Chile expects to produce green hydrogen at price levels of below 1.5 euros/kg, among the lowest in the world, and is also targeting Rotterdam as a major exporting route for its hydrogen.

“The emergence of each new project is more than a competition, it is a necessary evolution, welcomed for the consolidation of the entire global industry,” Marcelo Villagrán, director of the country’s export promotion agency ProChile in The Netherlands and hydrogen leader for Europe, told Gas Outlook.

“In Chile we are convinced of the potential we have as a country, for the production and export of a competitive green hydrogen,” however “our production capacity will be lower than the global demand and it is very important that many actors join in the production of green energies,” he said.

New green corridor

The EU expects its green hydrogen demand to reach 20 million tons by 2030, of which half will be imported.

“It is in this sense that we are moving forward with several European ports and other important actors for the creation of this green corridor,” said Villagrán.

At the same time “we are very happy to see the creation of different hubs worldwide and view this as an opportunity,” he added.

However, “supply chain capacity and technology readiness” concerns warrant “a note of caution” regarding the viability of large-scale green hydrogen projects, David Parkin, director at HyNet North West told Gas Outlook.

HyNet North West is a hydrogen production and carbon capture and storage cluster centred on blue hydrogen, which is being developed in the UK by a consortium led by Progressive Energy and which includes Cadent, Eni UK and Essar Oil UK.

“While we encourage rapid deployment of green hydrogen” including Progressive Energy’s own projects “we will see small scale green hydrogen projects (first) then large-scale blue” and “will only start to see large-scale green by the mid 2030s,” he argued.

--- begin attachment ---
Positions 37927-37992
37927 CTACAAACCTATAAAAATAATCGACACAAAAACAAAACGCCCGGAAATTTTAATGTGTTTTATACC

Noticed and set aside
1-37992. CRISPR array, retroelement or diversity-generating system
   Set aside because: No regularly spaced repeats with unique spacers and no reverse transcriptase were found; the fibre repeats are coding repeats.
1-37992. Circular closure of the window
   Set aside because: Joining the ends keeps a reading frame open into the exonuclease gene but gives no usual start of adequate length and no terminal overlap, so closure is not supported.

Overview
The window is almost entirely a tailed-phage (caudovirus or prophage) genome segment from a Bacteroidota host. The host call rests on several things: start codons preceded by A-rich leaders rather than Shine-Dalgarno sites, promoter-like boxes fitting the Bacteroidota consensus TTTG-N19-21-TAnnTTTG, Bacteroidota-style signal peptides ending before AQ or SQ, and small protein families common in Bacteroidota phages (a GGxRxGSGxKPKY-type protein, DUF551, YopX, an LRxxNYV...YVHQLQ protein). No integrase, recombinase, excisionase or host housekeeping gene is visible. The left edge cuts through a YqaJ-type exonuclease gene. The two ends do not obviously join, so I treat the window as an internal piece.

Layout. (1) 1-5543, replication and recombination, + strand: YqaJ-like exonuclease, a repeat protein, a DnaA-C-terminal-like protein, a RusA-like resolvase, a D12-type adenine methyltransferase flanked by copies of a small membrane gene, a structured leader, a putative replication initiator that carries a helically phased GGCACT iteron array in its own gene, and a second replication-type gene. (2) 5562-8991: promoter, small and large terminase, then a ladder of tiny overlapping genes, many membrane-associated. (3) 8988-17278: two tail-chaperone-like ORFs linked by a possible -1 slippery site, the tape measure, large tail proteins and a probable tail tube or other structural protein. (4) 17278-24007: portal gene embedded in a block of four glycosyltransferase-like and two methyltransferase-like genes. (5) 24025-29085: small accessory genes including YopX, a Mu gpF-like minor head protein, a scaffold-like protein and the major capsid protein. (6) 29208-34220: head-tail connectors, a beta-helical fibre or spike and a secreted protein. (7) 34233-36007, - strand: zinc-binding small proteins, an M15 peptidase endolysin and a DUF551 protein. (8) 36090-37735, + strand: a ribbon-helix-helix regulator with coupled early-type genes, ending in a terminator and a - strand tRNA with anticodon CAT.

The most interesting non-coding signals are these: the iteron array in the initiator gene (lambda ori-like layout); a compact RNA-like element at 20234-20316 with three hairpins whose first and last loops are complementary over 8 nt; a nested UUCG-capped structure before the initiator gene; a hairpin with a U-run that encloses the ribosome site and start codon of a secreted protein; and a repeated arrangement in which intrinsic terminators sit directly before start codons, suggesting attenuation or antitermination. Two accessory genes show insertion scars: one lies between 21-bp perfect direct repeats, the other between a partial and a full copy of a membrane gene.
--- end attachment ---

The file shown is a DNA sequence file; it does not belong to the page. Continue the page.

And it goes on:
The three main factors currently limiting green hydrogen production are the “availability of electrolysers, availability of renewable electricity, and price of renewable electricity,” he said.

“The energy penalty and logistics challenge of shipping significant volumes of hydrogen across Europe shouldn’t be underestimated,” he added.

Moreover “the local markets will develop around production sources in the first instance, and I don’t see European-produced green hydrogen having a material impact on the UK market for several years,” he said.

Blue hydrogen stranded asset risk

At the same time, “blue hydrogen technology remains the most appropriate option for rapid deployment of large-scale production capacity, and it is this which enables the build out of pipeline and storage infrastructure, from which green hydrogen production can subsequently benefit,” said Parkin.

Nonetheless, high gas prices and environmental concerns regarding the cleanliness of this fuel are increasingly raising doubts on the viability of blue hydrogen.

“There is a significant risk that blue hydrogen assets become white elephants,” said ISS ESG, Institutional Shareholder Services Inc.’s responsible investment arm, in July, warning of an increasing risk of stranded assets for this type of investment.